The story is very confusing and at times simply incoherent. This is in part due to the conflicts in the two scripts (there is orphaned dialog from the first script about some “parchment” that never appears in the film at no point) and mismatched film stock as well as the poor quality of filmmaking itself. The opening credits are sort of cool though and the Moog laden music score by William Lava is listenable at times. The opening scenes shows Dracula unearthing the remains of the Frankenstein monster (played by John Bloom who would also appear along side Vorkov in Brain of Blood as yet another monster) and killing the night watchman. This is the only person Dracula drinks blood from in the entire picture. I am thinking that the action here takes place where the rest of the film does and that is around the Los Angeles area. Exactly why the Frankenstein monster wound up buried in a grave in southern California is not explained. Maybe the opening action takes place in Transylvania or some spooky place but I am not sure and do not see any reason to review the film once more to be clear. If I am mistaken just smack me a couple times. The scene ends abruptly and soon a girl is strolling along the beach and the next thing you know her head is lobbed off by the imbecilic Groton (Chaney in a role that echoes back to his excellent portrayal of Steinbeck’s Lenny in Of Mice and Men because Groton cuddles a small puppy throughout the film). Suddenly the story cuts to Las Vegas where we are treated to an entire song and dance routine by Judith Fountain (played by Adamson’s wife Regina Carrol). We soon discover that her sister Jodie has come up missing in the Venice district of LA. and she leaves to see what information she can gather. Cynical and life weary Sgt. Martin (Jim Davis) is little help as his spouts off his nihilistic diatribe and grumbles that the “world is a dark place” and hits the viewer over the head with a hammer as he clicks the overhead light off.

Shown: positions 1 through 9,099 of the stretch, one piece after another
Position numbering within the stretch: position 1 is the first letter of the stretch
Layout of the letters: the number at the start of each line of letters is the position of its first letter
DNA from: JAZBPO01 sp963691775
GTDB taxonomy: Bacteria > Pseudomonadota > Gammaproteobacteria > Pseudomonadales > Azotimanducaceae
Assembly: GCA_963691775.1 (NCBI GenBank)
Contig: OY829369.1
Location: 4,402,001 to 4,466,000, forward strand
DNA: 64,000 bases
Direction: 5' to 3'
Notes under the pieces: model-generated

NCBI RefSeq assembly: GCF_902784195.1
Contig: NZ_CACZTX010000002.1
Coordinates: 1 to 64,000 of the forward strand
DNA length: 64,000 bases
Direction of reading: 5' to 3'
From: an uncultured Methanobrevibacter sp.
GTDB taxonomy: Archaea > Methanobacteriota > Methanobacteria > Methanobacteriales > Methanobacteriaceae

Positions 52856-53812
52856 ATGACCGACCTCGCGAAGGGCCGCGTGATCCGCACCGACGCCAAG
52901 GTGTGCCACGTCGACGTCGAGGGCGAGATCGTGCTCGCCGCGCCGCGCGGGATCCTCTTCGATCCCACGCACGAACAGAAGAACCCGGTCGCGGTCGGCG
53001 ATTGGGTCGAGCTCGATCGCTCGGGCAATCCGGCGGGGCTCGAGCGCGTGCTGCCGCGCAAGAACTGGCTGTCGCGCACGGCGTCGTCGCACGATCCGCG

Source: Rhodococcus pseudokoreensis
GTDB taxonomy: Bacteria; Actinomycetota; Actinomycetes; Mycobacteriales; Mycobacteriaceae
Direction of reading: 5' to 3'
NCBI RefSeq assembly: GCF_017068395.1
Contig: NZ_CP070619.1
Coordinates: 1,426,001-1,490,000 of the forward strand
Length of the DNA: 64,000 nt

Judith is off on her own and in the hippie side of town alone and looking for Jodie. A couple hippies of note is future trash film maker Greydon Clark as Strange and Anthony Eisley (Samual Fuller’s The Naked Kiss) who plays Mike, a slightly older and patronizingly wiser hippie guy with a really weird necklace. Judith asks the bartender of a local hippie dive about her sister and after he passes this information onto his boss (none other than Russ Tamblyn as the biker Rico) he is told to slip her an LSD mickey and soon she is freaking out and hallucinating and dancing around in weird clothes. Why Rico felt he had to give acid to a woman who is asking about Jodie remains a mystery since he had nothing to do with her death. The spaced out Judith aided by Strange and his girlfriend Samantha. Now I should mention that earlier in the film (or maybe it is a little later, I totally forget) Strange and Samantha had taken a tour of the “funhouse” of Doctor Duryea (Naish) and met the lovable midget (or dwarf or little person) Grazbo (Angelo Rossitto who would also appear in Brain of Blood with Vorkov and Bloom, and he would again play a midget). The guy is really annoying and eats the dollar bill that Strange probably had to panhandle all morning for. The funhouse is a collection of torture instruments and murder recreations that are almost impossible to make out because the lighting is so damned bad. In many cases Adamson elected to use natural lighting to ill effect. Maybe he did not elect to or more likely did not know better. Adamson did not have future Deer Hunter cinematographer Vilomos Zsigmond aboard this time to help out as he did with other projects like Horror of the Blood Monsters, Blood of Ghastly Horror and Psycho A Go-Go, though little in those “works” show much of Zsigmond’s skill anyway.